3 D printed blood vessels

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3 D printed blood vessels

Postby mr friendly guy » 2016-12-13 08:10am

Saw this first on Chinese news, but it was a bit sparse in information, so I found this which gave more information

Dec 12, 2016 | By Benedict

Scientists in China have announced a breakthrough in stem cell biotechnology after their 3D bioprinted stem cell grafts implanted in monkeys were able to promote vascular tissue regeneration. Merging of the 3D printed blood vessels with the organic aorta took just seven days.

Hailed by many as one of the most exciting areas of biotechnology and medicine, 3D bioprinting could someday save countless lives. That’s because, unlike regular plastic and metal 3D printers, 3D bioprinters can be used to fabricate human tissue and organs from stem cells, and these 3D printed body parts—once perfected—could theoretically be transplanted into human bodies to replace defective livers, kidneys, and even hearts.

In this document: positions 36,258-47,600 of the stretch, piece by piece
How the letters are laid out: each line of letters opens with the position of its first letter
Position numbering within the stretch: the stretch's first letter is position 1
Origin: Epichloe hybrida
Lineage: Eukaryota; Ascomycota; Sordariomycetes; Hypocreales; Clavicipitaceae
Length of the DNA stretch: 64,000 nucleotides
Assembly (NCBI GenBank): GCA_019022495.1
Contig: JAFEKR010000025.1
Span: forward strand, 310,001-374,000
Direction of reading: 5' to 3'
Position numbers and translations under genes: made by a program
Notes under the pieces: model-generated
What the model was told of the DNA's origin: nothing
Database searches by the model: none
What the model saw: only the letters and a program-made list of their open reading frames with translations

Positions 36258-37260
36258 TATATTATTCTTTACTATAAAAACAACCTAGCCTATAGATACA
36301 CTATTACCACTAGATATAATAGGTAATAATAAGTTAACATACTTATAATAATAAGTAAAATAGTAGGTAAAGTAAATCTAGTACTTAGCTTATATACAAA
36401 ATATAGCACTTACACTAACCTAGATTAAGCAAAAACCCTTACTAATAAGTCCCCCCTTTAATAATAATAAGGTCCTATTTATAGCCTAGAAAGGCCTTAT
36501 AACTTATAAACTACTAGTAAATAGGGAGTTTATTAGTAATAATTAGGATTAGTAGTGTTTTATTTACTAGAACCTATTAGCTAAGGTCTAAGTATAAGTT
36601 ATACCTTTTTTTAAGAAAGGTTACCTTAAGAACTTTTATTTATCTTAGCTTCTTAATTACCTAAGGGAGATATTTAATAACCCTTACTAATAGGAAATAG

At present, most researchers in the field of 3D bioprinting have been realistic about the timescale required to 3D print transplantable human organs. Many appear well on the way to making such organs, but believe it could be decades before they are fully functional. Those hopeful of seeing 3D printed transplantable organs must also factor in the time it will take for the relevant authorities to eventually test, evaluate, and grant approval to 3D bioprinting procedures for medical use.

Because of the high-risk nature of transplanting organs, 3D printed tissue and organs are these days more likely to end up in pharmaceutical labs than the operating theater. Why? 3D bioprinted tissue and organs can be used to simulate the equivalent parts of the human body, and can therefore be used ex vivo to test the effects of drugs on the body. Despite their usefulness for drug screening, these fabricated body parts lack many of the attributes of natural human organs, and would therefore be unfit for human transplantation.